Photo by Lee Siebert, 1998 (Smithsonian Institution).
An area of extensive tree kill at Horseshoe Lake, SE of Mammoth Mountain, is seen in July 1998. Dead trees on the NW side of the lake contrast with undamaged trees on the opposite side of the lake. The Horseshoe Lake area is the largest of seven areas of elevated carbon dioxide concentrations located on the southern, northern, and western flanks of Mammoth Mountain. Trees began taking up of magmatic carbon dioxide in early 1990 following the 1989 Mammoth Mountain earthquake swarm.

Photo by Lee Siebert, 1998 (Smithsonian Institution).
Red Cones, here mantled in winter white in a telephoto view looking SW from Mammoth Mountain, are two young basaltic cinder cones in the eastern Sierra Nevada Mountains near Devils Postpile National Monuement. The youthful-looking cones are Holocene in age.

Photo by Paul Kimberly, 1997 (Smithsonian Institution).
Red Cones, two closely spaced basaltic cinder cones SW of Mammoth Mountain, near Devils Postpile National Monument, are youthful unglaciated cones that were erupted about 8900 years ago. The two breached cones fed lava flows that joined to form a flow 2 km long and 2 km wide. The southern cone is seen here from the flanks of the northern cone. The reddish oxidized scoria of both cones is mantled by light-colored pumice erupted from the Inyo Craters about 650 years ago, visible here at the base of the northern cone.

Photo by Lee Siebert, 1998 (Smithsonian Institution)
Mammoth Mountain, a Pleistocene trachydacitic lava-dome complex constructed on the SW topographic rim of the Long Valley caldera between about 200,000 and 50,000 years ago, forms the broad peak on the horizon. The Red Cones (center and lower left) are part of series of about three dozen mafic cones surrounding Mammoth Mountain. The oxidized reddish scoria of the cone, which was formed during the early Holocene, is mantled at its base by light-colored pumice erupted from the Inyo Craters about 650 years ago.

Photo by Lee Siebert, 1998 (Smithsonian Institution)
The rugged Sierra Nevada mountain range rises beyond the reddish rim of the southern cone of the twin Red Cones. The southern cone is breached to the NW and fed a lava flow that joined with one erupted from the SW breach of the northern cone to form a flow 2 km long and 2 km wide that traveled west to Crater Creek. Devils Postpile National Monument, with its spectacular columnar-jointed basaltic lava flow, lies along the Middle Fork of the San Joaquin River, below the rugged Minarets and Banner Peak on the horizon.

Photo by Lee Siebert, 1998 (Smithsonian Institution)

Smithsonian Sample Collections Database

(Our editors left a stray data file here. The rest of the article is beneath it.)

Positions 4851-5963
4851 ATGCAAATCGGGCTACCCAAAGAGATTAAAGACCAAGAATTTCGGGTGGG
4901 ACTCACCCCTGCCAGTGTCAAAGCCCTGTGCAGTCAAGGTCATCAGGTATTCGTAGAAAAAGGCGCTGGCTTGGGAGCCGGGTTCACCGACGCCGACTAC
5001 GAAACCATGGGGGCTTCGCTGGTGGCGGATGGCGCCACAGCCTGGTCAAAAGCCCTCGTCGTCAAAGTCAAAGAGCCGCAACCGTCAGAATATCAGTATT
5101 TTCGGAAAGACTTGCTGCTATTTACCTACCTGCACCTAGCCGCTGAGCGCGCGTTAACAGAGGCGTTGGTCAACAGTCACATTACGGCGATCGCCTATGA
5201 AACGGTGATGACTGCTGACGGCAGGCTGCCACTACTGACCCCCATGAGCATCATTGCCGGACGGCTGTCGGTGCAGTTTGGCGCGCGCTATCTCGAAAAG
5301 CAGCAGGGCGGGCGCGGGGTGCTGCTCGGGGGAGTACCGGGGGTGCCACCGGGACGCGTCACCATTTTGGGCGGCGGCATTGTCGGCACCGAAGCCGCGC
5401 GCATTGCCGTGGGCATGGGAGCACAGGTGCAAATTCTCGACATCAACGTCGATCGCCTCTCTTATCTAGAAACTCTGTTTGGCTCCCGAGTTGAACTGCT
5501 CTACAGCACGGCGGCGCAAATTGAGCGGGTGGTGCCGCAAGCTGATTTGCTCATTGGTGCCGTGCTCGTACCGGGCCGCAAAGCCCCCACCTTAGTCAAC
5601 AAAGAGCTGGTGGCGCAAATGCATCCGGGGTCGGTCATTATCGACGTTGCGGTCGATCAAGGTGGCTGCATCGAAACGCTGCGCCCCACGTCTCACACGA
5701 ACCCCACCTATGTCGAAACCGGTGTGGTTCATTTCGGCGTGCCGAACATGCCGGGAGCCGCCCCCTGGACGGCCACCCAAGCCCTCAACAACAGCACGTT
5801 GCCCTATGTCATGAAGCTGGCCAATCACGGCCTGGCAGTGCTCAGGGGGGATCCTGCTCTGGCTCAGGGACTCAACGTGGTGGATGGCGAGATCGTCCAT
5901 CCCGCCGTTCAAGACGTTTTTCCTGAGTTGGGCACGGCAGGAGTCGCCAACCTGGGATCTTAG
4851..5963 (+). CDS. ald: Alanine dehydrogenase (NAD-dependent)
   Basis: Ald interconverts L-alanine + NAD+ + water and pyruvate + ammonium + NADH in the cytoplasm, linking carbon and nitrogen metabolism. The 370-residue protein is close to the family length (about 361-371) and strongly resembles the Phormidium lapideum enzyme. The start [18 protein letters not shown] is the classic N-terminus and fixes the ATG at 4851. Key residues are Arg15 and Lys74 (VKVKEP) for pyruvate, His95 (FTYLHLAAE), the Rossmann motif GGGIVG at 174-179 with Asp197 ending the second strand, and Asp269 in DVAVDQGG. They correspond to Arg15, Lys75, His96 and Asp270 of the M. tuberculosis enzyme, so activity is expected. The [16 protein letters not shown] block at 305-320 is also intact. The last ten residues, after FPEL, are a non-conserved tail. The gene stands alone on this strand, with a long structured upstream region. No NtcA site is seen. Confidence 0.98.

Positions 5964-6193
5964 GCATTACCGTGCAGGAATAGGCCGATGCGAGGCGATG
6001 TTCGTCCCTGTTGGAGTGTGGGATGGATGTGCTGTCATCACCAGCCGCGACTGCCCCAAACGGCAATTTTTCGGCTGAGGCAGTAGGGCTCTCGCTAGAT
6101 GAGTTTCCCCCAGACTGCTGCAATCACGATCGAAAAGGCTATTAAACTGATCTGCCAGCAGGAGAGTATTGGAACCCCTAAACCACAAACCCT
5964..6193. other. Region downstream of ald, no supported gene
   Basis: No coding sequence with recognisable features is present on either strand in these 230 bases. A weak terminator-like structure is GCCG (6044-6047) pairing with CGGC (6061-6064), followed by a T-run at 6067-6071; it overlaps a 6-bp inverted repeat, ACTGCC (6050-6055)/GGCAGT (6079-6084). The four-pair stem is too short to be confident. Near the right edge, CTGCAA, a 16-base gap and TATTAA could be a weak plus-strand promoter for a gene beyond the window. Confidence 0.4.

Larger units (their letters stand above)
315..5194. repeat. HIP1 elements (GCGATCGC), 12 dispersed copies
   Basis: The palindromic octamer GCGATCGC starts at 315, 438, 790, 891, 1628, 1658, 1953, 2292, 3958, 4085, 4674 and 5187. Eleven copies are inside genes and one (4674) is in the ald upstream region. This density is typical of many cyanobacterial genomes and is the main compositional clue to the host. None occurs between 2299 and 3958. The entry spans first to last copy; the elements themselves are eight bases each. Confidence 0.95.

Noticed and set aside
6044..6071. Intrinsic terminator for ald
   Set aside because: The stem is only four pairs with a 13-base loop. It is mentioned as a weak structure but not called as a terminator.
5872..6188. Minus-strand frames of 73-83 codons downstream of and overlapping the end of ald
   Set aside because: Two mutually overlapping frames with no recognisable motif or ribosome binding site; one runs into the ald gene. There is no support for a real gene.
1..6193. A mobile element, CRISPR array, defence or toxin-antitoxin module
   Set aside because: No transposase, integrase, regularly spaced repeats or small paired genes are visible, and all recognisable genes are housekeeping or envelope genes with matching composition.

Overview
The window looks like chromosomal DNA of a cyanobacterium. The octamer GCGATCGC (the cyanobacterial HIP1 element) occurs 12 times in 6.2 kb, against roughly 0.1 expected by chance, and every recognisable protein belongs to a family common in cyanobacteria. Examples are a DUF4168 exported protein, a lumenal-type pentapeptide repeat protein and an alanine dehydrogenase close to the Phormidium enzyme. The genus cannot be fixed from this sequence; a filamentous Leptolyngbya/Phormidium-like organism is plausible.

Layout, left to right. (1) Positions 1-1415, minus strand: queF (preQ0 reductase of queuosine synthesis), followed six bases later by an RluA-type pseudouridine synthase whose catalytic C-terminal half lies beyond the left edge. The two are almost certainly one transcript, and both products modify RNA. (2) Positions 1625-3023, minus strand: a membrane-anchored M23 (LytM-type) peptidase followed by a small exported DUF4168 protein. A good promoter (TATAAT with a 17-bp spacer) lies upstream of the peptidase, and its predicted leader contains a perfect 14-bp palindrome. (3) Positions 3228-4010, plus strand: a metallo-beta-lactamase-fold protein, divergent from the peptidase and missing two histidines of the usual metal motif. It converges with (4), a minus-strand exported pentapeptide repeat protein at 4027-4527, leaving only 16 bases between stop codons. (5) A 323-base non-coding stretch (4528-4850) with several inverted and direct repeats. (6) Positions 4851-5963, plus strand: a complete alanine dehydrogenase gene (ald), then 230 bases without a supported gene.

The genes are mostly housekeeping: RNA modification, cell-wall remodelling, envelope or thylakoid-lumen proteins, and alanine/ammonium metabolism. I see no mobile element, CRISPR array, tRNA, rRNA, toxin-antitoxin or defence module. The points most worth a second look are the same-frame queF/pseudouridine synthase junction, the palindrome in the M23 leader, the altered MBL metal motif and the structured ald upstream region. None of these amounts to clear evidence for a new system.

There are no samples for Mammoth Mountain in the Smithsonian's NMNH Department of Mineral Sciences Rock and Ore collection.

Affiliated Sites

Large Eruptions of Mammoth Mountain Information about large Quaternary eruptions (VEI >= 4) is cataloged in the Large Magnitude Explosive Volcanic Eruptions (LaMEVE) database of the Volcano Global Risk Identification and Analysis Project (VOGRIPA).
WOVOdat WOVOdat is a database of volcanic unrest; instrumentally and visually recorded changes in seismicity, ground deformation, gas emission, and other parameters from their normal baselines. It is sponsored by the World Organization of Volcano Observatories (WOVO) and presently hosted at the Earth Observatory of Singapore.
EarthChem EarthChem develops and maintains databases, software, and services that support the preservation, discovery, access and analysis of geochemical data, and facilitate their integration with the broad array of other available earth science parameters. EarthChem is operated by a joint team of disciplinary scientists, data scientists, data managers and information technology developers who are part of the NSF-funded data facility Integrated Earth Data Applications (IEDA). IEDA is a collaborative effort of EarthChem and the Marine Geoscience Data System (MGDS).
MODVOLC - HIGP MODIS Thermal Alert System Using infrared satellite Moderate Resolution Imaging Spectroradiometer (MODIS) data, scientists at the Hawai'i Institute of Geophysics and Planetology, University of Hawai'i, developed an automated system called MODVOLC to map thermal hot-spots in near real time. For each MODIS image, the algorithm automatically scans each 1 km pixel within it to check for high-temperature hot-spots. When one is found the date, time, location, and intensity are recorded. MODIS looks at every square km of the Earth every 48 hours, once during the day and once during the night, and the presence of two MODIS sensors in space allows at least four hot-spot observations every two days. Each day updated global maps are compiled to display the locations of all hot spots detected in the previous 24 hours. There is a drop-down list with volcano names which allow users to 'zoom-in' and examine the distribution of hot-spots at a variety of spatial scales.
MIROVA Middle InfraRed Observation of Volcanic Activity (MIROVA) is a near real time volcanic hot-spot detection system based on the analysis of MODIS (Moderate Resolution Imaging Spectroradiometer) data. In particular, MIROVA uses the Middle InfraRed Radiation (MIR), measured over target volcanoes, in order to detect, locate and measure the heat radiation sourced from volcanic activity.